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Bring in the New Year

December 31, 2015

By Jacinta Hin

I love the fresh energy of the first days of January. Behind me are doors to close. Before me lies a virgin year filled with promises of new ways to be, new directions to go: a gift I get to unwrap carefully in 365 steps.

The beginning of the year is also a good time for deeper-than-usual reflection on what has been and what is to come.

The Old Year

On a personal level, 2015 ended pretty much the same as it started. Despite the best of intentions, I did not complete a major project I started ages ago and continued the same lifestyle I vowed to change earlier in the year. But I also gained wisdom, expanded awareness, became more grounded in the present, motivated people, got inspired, did good deeds, and often experienced a profound sense of aliveness. In general I became more accepting of myself and others and got a better handle on what matters most.

Furthermore, notwithstanding the rather dark turn the world took, I did not lose my optimism and faith in a beautiful future for our planet. On the contrary, I felt more connected than ever with humanity. I have found my place among millions of people around the globe, speaking up and standing for a shift toward a more humane world, where the sacredness of each life takes priority over corporate, governmental, and individual agendas.

The New year

I like to prepare for the year ahead with probing questions. This set of three works especially well: what to leave behind, what to bring with me, and what to newly create or renew?

If I want this year to be even slightly different from the last, I will need to create space for something new to arise, which means letting go of stuff that no longer inspires or stands in the way of progress: bad habits, distractions, activity overload, certain people (or my feelings about them), beliefs and recurring thoughts of the not-getting-me-anywhere-and-walking-in-circles kind. In short, anything that is energy-draining or undermines a healthy sense of self.

At the same time, there is plenty to carry forward. Friendships, old, new, and budding; projects I failed to complete but still feel worthy of continuation; activities that are self-grounding and bring out the best in me; whatever I am not ready to say goodbye to yet, and the fundamentals of my life that provide stability and continuity, which include vision and outlook, purpose and sense of self, alone time, self-care, home, family, friends, pets, and sources of financial income.

And what is the (re)new that I am after?

Short meditations often help me connect with my intuition, especially when I start from a far-away point in time. You see, by nature, I am a dreamer who loves fantasy and thrives on imagination. I can bleep myself into the future in the wink of a nano-second.

Here I go.

I close my eyes and look for myself ten years or so from now. Immediately she shows up, my +/- 63-year old me, a big smile adorning her pretty (!) face. She is healthy, vibrant, spunky. For some reason, she has dressed for gardening: straw hat, apron and a shovel in her right hand. She starts talking excessively and abundantly. Apparently she has a lot to share, but I cannot hear her. The sound in this particular meditation has been turned off. So instead, I connect with her energy and striking looks. This spirited older woman is commanding me to be like her. If I can be that person in 2016, she says, the rest will fall into place. The gardening, she goes on, is a metaphor: plant new seeds, harvest the results of past efforts, be in nature, fill the house with flowers, be in touch with the earth, make sure you are grounded, finish that major project.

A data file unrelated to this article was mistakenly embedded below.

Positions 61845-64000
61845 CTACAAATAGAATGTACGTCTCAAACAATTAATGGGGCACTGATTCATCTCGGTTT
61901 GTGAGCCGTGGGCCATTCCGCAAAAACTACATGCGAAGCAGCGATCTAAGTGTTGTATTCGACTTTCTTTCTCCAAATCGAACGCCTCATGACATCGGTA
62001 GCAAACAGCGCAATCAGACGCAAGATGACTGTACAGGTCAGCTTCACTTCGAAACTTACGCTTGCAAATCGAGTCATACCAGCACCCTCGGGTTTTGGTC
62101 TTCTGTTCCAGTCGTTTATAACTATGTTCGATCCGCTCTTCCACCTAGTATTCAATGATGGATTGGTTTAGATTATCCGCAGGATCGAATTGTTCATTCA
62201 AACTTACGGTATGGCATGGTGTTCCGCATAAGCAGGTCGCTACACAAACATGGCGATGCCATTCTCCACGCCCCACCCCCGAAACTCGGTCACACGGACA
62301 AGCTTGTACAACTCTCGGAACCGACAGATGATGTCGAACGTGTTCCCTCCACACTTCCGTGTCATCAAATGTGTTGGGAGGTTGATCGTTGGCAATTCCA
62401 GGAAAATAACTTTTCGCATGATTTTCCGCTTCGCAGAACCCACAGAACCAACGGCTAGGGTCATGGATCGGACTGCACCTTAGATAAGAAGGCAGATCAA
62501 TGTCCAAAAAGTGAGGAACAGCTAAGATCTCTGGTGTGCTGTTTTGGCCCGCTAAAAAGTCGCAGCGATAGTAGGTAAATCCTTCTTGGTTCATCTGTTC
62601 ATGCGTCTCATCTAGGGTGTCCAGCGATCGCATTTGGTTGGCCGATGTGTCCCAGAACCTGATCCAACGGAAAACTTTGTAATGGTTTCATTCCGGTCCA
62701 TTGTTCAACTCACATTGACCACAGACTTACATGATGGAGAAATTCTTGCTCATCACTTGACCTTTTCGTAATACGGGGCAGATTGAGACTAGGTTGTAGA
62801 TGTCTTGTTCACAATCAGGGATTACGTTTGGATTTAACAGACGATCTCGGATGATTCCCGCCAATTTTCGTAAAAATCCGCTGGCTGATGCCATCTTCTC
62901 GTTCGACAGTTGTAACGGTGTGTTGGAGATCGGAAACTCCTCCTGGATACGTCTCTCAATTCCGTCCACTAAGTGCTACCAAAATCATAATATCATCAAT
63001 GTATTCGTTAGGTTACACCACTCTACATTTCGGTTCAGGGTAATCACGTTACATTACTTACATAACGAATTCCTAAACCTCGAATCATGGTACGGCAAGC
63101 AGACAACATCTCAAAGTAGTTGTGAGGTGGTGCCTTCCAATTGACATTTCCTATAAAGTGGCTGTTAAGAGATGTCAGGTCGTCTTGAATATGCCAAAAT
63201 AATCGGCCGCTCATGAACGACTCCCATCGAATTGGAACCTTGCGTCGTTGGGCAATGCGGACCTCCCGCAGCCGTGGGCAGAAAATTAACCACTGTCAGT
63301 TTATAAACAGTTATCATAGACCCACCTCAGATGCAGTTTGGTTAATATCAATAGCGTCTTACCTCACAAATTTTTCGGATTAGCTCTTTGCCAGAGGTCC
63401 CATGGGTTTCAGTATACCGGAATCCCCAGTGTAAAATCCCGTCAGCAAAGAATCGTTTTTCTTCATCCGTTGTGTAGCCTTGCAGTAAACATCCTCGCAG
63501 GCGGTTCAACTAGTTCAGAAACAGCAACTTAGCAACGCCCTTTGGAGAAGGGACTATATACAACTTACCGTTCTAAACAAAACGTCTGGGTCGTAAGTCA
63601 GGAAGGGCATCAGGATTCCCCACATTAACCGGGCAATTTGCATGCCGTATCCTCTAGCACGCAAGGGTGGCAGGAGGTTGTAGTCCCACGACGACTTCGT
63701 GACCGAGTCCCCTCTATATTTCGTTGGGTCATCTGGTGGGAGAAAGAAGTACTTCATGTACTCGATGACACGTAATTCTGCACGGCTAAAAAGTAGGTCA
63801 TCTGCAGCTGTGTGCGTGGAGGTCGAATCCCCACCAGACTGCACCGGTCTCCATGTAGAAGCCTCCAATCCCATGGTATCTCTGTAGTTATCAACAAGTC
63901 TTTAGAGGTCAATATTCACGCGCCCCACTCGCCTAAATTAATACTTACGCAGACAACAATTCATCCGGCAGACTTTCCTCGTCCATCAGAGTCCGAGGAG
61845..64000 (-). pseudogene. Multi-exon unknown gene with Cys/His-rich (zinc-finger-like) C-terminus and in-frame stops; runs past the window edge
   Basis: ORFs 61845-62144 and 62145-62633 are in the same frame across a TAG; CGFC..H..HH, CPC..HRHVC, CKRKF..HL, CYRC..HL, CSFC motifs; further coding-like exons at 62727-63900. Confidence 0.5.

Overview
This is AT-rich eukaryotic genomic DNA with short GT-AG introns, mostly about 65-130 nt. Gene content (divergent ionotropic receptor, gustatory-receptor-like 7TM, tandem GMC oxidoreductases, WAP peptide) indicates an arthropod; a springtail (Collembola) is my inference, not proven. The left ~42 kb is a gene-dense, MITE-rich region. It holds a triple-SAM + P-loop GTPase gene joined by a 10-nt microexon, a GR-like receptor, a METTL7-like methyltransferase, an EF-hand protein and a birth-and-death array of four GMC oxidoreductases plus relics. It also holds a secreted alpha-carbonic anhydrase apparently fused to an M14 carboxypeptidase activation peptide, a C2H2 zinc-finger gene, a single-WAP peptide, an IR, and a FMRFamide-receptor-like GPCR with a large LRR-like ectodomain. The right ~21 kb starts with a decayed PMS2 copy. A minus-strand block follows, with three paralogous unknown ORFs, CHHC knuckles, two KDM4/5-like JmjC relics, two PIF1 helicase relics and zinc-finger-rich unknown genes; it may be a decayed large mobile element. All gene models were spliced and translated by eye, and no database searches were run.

She is a little bossy, to say the least.

Slowly, as I return to the here and now, and questions start to bubble up. How can I arrange for optimum health? What seeds to plant and what to harvest? Which habits will help ground me? How do I spend more time in nature? Should I dress more colorfully?

My big project, the one I failed to complete last year, has a lot to do with images of flowers and nature. The message is clear: it is time to pick this up again.

My New Year message for you

We can switch perspectives—including how we see ourselves—at any time. We all possess this skill, yet our ego, pride, fears, and habits get in the way. Either we focus on what we did not achieve or see the small victories and progress we made. In a similar fashion, we can look at a year as linear and standing on its own or as a constant, ever-evolving movement in the bigger picture of the whole of our lives. We don't wake up a different person on January 1 from who we were on December 31. One year flows into another, the same way a river flows into the wider ocean, releasing its temporary river nature to merge with all the other rivers in the world.

In getting ready for the new year, think of yourself holistically and in the biggest possible context. Let the unique energy of this time imbue your process.

Go deep. Be bold. Have Fun.

About the author: Jacinta Hin was born in the Netherlands and has been living in Tokyo, Japan, since 1989. Her professional background is in human resources, career management and coaching. She is passionate about helping people, herself included, discover new perspectives of possibility, move to embracing and working with their transitions, and designing and realizing changes aligned with who they truly are and what they truly want from their lives.
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